0341 The influence of different temperatures on the life history of the passionvine mealybug (Planococcus minor)

Monday, December 14, 2009: 10:32 AM
Room 208, Second Floor (Convention Center)
Antonio Francis , Division of Plant Industry, Florida Department of Agriculture and Consumer Services, Fort Pierce, FL
Moses T.K. Kairo , Center for Biological Control/CESTA, Florida Agricultural & Mechanical University, Tallahassee, FL
Planococcus minor (Maskell) is widely distributed throughout the Neotropics. It is frequently intercepted at US ports-of-entry, and therefore is considered a high priority pest. It is estimated that much of the southern US would have a suitable climate for establishment of this mealybug. Detailed life history data on this species will be useful for developing models of potential spread and improving prediction of its distribution. We investigated the effects of different temperatures (15, 20, 25, 29, and 35 oC) on the development, survival, and reproduction of P. minor on sprouted potatoes (Solanum tuberosum L.). Colonies failed to establish at 15 and 35 oC. Between 20 and 29 oC, the duration of development of all stages was shortened with increasing temperature. The total duration of development for females was ~49 d at 20 oC, 31 d at 25 oC, and 27 d at 29 oC. Developmental time of males was 2-3 d longer than females. Survival rates of individual instars averaged >90%. From egg to adulthood, >80% of individual mealybugs completed development. Females made up >50% of the adult populations in all temperature treatments. Adult longevity at 25 oC was <2 and ~22 d for males and ovipositing females, respectively. Females at 25 oC produced the highest number of eggs (269.8 ± 4.1 eggs/female).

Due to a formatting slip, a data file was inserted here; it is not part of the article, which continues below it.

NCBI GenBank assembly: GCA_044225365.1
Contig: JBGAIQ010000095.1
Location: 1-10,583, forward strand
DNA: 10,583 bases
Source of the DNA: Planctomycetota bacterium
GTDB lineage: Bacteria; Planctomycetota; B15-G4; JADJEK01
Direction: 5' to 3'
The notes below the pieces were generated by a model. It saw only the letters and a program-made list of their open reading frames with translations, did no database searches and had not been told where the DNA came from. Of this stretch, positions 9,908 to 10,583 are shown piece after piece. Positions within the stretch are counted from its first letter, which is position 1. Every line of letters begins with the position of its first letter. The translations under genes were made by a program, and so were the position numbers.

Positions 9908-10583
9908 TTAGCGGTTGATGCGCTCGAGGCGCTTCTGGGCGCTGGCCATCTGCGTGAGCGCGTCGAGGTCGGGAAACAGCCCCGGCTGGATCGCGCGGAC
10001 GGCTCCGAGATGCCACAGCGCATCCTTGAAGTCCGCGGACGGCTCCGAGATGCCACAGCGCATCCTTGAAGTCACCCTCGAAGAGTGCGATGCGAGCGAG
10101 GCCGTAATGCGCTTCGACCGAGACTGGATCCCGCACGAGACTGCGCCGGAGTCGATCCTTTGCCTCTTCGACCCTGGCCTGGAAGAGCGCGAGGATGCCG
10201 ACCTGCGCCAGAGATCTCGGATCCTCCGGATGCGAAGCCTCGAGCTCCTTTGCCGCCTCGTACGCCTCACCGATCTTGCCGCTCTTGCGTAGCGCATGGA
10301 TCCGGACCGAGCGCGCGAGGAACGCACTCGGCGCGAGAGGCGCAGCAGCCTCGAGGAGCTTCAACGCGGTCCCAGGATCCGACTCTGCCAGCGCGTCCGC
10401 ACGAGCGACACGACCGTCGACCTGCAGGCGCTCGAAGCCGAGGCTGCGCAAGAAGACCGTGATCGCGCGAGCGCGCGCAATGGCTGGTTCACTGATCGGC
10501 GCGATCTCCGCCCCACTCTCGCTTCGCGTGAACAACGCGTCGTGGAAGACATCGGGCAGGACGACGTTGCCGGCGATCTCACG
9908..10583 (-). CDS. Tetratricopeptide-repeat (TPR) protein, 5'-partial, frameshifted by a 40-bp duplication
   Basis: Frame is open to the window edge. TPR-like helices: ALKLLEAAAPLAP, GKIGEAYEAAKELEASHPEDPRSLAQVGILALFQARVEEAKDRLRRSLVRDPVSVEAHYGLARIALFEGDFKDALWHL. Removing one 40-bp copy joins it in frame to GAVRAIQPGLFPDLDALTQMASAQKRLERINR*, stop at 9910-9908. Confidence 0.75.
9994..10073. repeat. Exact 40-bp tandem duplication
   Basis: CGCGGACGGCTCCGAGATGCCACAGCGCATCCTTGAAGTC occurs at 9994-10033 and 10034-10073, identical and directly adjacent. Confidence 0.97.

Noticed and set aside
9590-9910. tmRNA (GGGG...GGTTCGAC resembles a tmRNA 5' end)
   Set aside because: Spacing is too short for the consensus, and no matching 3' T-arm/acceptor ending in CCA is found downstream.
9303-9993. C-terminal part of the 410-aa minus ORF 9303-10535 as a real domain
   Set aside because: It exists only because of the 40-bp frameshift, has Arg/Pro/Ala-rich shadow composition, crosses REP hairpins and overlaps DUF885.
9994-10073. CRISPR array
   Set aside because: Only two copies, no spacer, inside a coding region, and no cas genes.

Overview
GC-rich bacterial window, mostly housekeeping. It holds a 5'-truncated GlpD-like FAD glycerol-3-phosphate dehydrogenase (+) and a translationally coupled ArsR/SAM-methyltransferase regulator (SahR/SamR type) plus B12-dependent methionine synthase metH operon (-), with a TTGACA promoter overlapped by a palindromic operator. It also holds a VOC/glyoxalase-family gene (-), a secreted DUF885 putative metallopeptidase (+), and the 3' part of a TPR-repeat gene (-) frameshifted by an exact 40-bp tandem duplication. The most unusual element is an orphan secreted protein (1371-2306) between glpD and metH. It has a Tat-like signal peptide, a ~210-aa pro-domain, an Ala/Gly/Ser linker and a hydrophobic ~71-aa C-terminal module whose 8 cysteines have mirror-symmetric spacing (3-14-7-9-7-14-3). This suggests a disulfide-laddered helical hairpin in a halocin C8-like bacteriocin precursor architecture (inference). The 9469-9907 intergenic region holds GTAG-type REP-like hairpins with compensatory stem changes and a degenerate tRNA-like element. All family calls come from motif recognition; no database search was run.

doi: 10.1603/ICE.2016.44821